Camping in an ill-suited tent is like hiking in flip-flops—sure, you can make it work, but it’s a far cry from an optimal experience. Anyone who has slept in the great outdoors knows that determining the best tent for your trip’s needs is the difference between an okay trip and a comfortable, memorable experience.
Think of the tent as your home in the outdoors, says Gabi Rosenbrien, the product development manager for outdoor equipment company Nemo. “You want it to keep you warm, dry, and comfortable and not all tents are created equal, so start by thinking about how you plan to use yours,” he suggests. “Will you be backpacking? Car camping? Are you going to be using this tent for one or two nights at a time or for weeks on end? Will you be camping by yourself or with friends or family?” Answering these types of questions, he notes, will help you filter your options.
Ahead, more tips sourced from outdoor enthusiasts to help you find the best camping tents based on the style of your adventure.
The best tent for first-timers
If you’re new to camping, finding a tent can be daunting. John Nolan, an outdoor enthusiast who’s currently tackling some of SoCal’s toughest peaks with his partner Anna, recommends a tent that is easy to pitch and built to last if you’re a first-timer. “Freestanding tents like the MSR Hubba Hubba have been on the market for over a decade and for good reason,” he says. “Their now-classic pole structure makes for an easy setup and inspires confidence when the weather takes a turn for the worse.”
MSR Hubba Hubba NX two-person tent
The best car camping tent
Outdoor photographers Ben Matthews and Kevin Pereira both nod to rooftop tents as the best camping tents for car camping, and particularly for road trips. Rooftop tents are attached to your vehicle and fold out quickly. “[They] come in all shapes and sizes but my favorite is the hinge-type, which has a hard-shell and swings open like a trap door,” Pereira says. “For this type, absolutely no setup is needed other than the few seconds it takes to open the tent.” For a durable, convenient option, iKamper’s Skycamp 2.0 model offers a patented one-minute setup and king size mattress. Matthews, on the other hand, prefers a soft-shell option. “[I] like the Thule Tepui Explorer Autana 3 for its easy setup, roomy interior, and comfortable mattress that’s inside,” he says. His pick also includes an extended private canopy entrance with a removable annex, adding to the tent’s spacious qualities.
Thule x Tepui Explorer Autana 3
The best family camping tent
The “bigger is better” motto applies to group camping. “When looking for a family tent, it’s generally nice to go one size up to make sure everyone has enough space—for example, a family of four should get a six-person tent,” Pereira says. He also recommends finding one with a built-in tarp floor to avoid rocks and roots. Another factor to keep in mind is height. “If family camping is your focus, look for a standing-height shelter with plenty of ventilation,” Rosenbrien adds.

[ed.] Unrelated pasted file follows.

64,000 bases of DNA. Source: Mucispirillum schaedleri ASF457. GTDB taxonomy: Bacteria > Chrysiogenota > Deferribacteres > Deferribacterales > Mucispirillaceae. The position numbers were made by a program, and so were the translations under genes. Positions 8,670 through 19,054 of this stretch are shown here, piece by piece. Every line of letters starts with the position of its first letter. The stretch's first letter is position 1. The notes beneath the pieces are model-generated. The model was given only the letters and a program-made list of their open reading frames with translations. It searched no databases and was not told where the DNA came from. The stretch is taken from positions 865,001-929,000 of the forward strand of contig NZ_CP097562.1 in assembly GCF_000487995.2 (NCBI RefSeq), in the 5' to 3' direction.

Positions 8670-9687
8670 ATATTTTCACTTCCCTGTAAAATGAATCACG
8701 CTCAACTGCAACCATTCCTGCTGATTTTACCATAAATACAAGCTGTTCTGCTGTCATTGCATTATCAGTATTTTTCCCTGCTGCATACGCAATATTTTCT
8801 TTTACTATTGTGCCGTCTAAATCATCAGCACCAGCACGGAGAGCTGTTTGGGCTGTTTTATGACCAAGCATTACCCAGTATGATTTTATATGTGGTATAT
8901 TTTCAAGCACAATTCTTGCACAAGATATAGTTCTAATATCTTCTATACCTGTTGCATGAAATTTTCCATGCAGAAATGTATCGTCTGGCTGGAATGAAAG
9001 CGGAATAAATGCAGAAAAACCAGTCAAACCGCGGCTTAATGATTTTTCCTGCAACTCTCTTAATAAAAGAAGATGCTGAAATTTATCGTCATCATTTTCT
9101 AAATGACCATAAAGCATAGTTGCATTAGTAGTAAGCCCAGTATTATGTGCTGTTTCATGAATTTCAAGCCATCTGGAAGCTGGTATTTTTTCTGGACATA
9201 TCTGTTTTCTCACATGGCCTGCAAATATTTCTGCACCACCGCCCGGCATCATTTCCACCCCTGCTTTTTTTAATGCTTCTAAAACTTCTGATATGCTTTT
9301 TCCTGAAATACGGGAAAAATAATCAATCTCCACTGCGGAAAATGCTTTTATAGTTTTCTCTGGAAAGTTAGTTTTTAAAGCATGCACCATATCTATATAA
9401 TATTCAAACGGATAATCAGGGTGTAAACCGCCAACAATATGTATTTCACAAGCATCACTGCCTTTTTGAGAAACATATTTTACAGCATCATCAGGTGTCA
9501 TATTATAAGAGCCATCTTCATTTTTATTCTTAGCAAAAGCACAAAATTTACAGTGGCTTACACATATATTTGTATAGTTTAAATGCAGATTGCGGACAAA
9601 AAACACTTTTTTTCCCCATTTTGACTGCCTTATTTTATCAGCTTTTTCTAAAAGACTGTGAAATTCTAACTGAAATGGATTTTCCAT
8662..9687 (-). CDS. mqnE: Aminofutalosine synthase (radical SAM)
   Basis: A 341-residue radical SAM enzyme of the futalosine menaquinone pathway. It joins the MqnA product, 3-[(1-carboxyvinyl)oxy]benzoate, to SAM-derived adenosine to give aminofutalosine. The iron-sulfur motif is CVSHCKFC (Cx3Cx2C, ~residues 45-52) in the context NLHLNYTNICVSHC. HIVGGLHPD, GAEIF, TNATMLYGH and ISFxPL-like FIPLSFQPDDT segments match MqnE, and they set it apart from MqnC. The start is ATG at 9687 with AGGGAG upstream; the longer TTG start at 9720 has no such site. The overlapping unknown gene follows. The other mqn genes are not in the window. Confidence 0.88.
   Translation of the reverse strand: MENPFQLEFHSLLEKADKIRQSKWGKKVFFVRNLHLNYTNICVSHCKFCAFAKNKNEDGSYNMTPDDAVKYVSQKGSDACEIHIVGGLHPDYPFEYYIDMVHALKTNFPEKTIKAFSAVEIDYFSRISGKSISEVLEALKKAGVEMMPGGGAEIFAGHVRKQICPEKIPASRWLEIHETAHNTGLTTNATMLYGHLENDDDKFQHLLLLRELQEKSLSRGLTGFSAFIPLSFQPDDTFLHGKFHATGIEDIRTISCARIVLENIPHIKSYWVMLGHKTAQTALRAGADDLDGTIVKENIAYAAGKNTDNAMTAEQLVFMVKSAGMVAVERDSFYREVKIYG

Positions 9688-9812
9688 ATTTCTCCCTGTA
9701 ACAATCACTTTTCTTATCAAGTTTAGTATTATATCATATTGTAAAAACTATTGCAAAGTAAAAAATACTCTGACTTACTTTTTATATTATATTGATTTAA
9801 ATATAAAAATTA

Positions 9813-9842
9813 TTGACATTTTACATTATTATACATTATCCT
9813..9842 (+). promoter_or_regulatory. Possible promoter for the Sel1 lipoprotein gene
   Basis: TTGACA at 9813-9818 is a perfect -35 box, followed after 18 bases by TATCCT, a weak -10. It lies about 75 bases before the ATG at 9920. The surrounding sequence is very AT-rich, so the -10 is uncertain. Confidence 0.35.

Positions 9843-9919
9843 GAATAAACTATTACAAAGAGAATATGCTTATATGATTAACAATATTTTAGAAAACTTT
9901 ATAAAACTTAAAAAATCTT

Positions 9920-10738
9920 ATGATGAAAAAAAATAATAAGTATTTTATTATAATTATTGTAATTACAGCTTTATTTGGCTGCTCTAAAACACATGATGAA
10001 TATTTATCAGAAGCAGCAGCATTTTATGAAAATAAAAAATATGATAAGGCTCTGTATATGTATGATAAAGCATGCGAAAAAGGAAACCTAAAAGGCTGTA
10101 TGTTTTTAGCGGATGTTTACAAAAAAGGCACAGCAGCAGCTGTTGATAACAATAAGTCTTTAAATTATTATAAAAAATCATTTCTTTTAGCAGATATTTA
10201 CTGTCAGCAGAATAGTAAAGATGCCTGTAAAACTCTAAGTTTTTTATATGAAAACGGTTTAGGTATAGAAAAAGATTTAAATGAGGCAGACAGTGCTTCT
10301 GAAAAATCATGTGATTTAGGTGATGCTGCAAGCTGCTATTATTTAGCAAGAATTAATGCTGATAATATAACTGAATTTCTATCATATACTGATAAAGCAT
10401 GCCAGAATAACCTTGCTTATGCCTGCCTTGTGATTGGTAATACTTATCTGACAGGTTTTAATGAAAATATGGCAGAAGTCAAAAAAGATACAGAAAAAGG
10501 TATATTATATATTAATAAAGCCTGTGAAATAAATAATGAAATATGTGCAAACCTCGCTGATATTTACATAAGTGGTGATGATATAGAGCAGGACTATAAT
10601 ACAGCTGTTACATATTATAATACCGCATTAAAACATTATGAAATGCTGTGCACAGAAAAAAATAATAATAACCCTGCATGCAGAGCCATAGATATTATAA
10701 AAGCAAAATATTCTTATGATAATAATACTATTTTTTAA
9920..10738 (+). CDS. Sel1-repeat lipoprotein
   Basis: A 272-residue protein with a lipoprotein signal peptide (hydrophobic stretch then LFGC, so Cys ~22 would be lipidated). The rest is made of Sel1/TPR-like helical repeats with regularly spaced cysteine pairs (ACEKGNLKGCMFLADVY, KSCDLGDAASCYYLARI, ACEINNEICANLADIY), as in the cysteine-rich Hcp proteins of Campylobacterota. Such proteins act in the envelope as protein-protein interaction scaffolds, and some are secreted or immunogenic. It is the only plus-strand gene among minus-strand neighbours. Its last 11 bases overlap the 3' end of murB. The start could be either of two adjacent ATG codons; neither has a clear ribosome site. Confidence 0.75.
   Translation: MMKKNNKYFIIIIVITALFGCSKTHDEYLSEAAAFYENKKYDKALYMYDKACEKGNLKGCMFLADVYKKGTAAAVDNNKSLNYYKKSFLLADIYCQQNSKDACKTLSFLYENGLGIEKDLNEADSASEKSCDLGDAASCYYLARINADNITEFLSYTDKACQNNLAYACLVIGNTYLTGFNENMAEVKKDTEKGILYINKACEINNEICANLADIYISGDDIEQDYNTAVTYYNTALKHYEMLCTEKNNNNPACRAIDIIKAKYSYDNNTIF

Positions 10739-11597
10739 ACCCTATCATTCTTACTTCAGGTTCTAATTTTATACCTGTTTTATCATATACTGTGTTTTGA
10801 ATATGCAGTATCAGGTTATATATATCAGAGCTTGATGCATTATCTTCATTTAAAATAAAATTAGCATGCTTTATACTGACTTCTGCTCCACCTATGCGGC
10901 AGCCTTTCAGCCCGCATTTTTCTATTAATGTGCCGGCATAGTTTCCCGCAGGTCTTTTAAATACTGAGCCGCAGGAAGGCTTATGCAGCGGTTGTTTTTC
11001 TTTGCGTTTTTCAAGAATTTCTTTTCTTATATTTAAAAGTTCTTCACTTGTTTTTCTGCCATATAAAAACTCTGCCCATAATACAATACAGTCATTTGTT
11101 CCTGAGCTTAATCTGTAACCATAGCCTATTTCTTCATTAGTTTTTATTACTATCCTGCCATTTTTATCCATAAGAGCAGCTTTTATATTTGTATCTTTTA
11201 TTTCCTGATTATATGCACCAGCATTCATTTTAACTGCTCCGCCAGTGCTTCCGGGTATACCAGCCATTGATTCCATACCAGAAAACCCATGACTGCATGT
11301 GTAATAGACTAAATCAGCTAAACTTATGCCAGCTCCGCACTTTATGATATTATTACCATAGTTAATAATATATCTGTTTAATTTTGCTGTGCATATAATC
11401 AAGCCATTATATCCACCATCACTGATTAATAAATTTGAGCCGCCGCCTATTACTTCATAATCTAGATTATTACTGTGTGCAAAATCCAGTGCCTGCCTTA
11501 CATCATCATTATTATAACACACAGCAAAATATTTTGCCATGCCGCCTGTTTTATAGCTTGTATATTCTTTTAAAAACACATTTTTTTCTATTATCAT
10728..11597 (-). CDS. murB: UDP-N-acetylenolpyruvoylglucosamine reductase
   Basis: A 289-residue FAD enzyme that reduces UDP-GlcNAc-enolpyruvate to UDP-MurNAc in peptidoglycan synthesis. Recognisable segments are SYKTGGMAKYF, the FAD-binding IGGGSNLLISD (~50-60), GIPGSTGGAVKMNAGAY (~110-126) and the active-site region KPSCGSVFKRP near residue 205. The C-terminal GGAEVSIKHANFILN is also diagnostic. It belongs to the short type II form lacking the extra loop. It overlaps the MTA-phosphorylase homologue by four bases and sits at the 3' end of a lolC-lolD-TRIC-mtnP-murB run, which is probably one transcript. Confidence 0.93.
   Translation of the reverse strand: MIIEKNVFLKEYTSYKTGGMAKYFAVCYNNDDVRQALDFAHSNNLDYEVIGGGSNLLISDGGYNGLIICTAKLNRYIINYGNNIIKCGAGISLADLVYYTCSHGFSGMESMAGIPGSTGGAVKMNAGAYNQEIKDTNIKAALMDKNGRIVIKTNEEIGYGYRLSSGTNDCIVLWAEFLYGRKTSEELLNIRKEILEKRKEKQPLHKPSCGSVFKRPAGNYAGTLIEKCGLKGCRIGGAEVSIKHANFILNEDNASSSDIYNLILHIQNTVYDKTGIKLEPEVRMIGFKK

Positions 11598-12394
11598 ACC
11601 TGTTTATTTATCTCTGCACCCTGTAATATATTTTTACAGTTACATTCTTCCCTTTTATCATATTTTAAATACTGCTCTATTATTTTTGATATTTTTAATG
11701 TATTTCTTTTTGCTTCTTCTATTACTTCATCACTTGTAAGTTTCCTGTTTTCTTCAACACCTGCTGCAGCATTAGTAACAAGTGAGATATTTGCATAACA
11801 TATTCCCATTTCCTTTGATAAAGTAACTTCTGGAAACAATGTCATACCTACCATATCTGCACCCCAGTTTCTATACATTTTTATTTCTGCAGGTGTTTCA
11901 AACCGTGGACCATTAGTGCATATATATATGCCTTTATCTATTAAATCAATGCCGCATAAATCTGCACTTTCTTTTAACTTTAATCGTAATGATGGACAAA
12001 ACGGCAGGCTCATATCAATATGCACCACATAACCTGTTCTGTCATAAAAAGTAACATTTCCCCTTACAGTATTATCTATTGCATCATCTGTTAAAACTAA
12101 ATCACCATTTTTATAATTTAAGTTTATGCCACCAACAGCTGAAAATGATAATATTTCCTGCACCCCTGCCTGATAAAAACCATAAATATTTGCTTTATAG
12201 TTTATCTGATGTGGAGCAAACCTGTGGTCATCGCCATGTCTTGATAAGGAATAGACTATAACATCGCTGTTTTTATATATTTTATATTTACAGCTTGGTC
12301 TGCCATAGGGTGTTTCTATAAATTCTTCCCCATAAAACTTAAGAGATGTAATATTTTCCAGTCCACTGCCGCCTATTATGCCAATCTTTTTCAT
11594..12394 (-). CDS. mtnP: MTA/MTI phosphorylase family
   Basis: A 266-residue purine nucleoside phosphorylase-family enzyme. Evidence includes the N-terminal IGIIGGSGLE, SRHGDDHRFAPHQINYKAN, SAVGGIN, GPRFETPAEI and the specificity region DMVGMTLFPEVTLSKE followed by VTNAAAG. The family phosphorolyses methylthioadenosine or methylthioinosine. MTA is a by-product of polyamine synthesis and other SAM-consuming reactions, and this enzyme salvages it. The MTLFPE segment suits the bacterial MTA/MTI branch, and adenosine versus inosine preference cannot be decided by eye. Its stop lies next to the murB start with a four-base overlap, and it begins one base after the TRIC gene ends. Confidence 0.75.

Marmot Limestone eight-person tent
The best tent for backpackers
If you’re embarking on a backpacking trip, you’ll need a lightweight tent since you’ll be hiking with it on your back. The hallmark of a backpacking tent is being “light enough for long treks but spacious and versatile enough that you enjoy the time you spend inside the tent, too,” says Roland Tyson, founder and head of design at Sea to Summit, which makes a range of ultralight tents, like the Alto Tr1.
Mary Ashley Krogh of Bound For Nowhere hiked 220 miles on the John Muir Trail with her Big Agnes Fly Creek series tent and maintains it’s still a favorite. “This tent is ultra-lightweight, packs down super small, is breathable when it’s hot, is durable, and will help you camp in just about any place you can get to on foot,” she says of the water-resistant tent. “It was my home for two weeks!”
Sea to Summit Alto Tr1 one-person tent
$399.00, Sea to Summit
The best pet-friendly tent
Bringing a dog on your camping adventure is a rewarding experience, but a tent that accommodates your four-legged friend is necessary, so Matthews advises sizing up. “I’ll opt to bring a three-person tent so there’s extra room inside for our pup Finley to sleep with us,” he says. “The weight difference between a two- and three-person ultralight tent is pretty negligible.” Rosenbrien notes that Nemo’s Aurora Series is well-suited for pet owners. “A Pawprint tent floor liner snaps in to protect from dog claws while also providing a cozy spot to land,” he says.
Nemo Aurora backpacking tent
The best tent for adventurers
Pereira notes that highly specialized adventurers require highly specialized gear to ensure safety and comfort in extreme conditions. “Tents designed for big wall climbers or mountaineers aren’t cheap, but a couple hundred bucks is well worth the safety and durability these tents provide,” he says. Porta-ledges—hanging platforms that give climbers room to set up a belay station when a flat surface isn’t available—are an adventurous choice. “Multifunctional gear is huge for climbers, and several outfitters produce porta-ledges with tarp systems that serve several purposes for a big climbing objective,” he says. “As for mountaineering tents, these are probably the strongest and most durable tents on the market. They are built for blistering cold and windy alpine conditions.”
Black Diamond Deluxe Single Fly
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